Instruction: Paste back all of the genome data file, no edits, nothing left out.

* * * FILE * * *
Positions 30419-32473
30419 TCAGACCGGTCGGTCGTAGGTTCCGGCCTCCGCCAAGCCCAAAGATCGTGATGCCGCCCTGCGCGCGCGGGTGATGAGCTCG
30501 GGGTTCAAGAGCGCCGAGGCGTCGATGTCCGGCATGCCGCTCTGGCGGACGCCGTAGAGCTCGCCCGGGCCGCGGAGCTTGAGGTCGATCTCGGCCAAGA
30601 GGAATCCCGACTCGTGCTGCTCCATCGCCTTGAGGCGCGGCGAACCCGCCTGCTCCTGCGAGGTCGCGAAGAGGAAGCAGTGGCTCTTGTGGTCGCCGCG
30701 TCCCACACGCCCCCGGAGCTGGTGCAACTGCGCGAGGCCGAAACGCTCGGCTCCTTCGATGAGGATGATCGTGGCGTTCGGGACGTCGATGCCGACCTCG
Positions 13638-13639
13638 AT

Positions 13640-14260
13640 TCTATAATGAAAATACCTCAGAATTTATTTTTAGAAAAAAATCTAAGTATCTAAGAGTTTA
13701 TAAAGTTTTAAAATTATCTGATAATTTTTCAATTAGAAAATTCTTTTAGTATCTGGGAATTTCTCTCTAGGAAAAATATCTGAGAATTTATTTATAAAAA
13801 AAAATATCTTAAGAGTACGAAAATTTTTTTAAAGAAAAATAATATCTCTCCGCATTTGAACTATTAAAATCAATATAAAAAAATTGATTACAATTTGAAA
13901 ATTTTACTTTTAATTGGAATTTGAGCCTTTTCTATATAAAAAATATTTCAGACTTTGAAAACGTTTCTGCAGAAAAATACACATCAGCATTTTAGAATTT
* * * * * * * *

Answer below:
Positions 30419-32473
30419 TCAGACCGGTCGGTCGTAGGTTCCGGCCTCCGCCAAGCCCAAAGATCGTGATGCCGCCCTGCGCGCGCGGGTGATGAGCTCG
30501 GGGTTCAAGAGCGCCGAGGCGTCGATGTCCGGCATGCCGCTCTGGCGGACGCCGTAGAGCTCGCCCGGGCCGCGGAGCTTGAGGTCGATCTCGGCCAAGA
30601 GGAATCCCGACTCGTGCTGCTCCATCGCCTTGAGGCGCGGCGAACCCGCCTGCTCCTGCGAGGTCGCGAAGAGGAAGCAGTGGCTCTTGTGGTCGCCGCG
30701 TCCCACACGCCCCCGGAGCTGGTGCAACTGCGCGAGGCCGAAACGCTCGGCTCCTTCGATGAGGATGATCGTGGCGTTCGGGACGTCGATGCCGACCTCG
Positions 13638-13639
13638 AT

Positions 13640-14260
13640 TCTATAATGAAAATACCTCAGAATTTATTTTTAGAAAAAAATCTAAGTATCTAAGAGTTTA
13701 TAAAGTTTTAAAATTATCTGATAATTTTTCAATTAGAAAATTCTTTTAGTATCTGGGAATTTCTCTCTAGGAAAAATATCTGAGAATTTATTTATAAAAA
13801 AAAATATCTTAAGAGTACGAAAATTTTTTTAAAGAAAAATAATATCTCTCCGCATTTGAACTATTAAAATCAATATAAAAAAATTGATTACAATTTGAAA
13901 ATTTTACTTTTAATTGGAATTTGAGCCTTTTCTATATAAAAAATATTTCAGACTTTGAAAACGTTTCTGCAGAAAAATACACATCAGCATTTTAGAATTT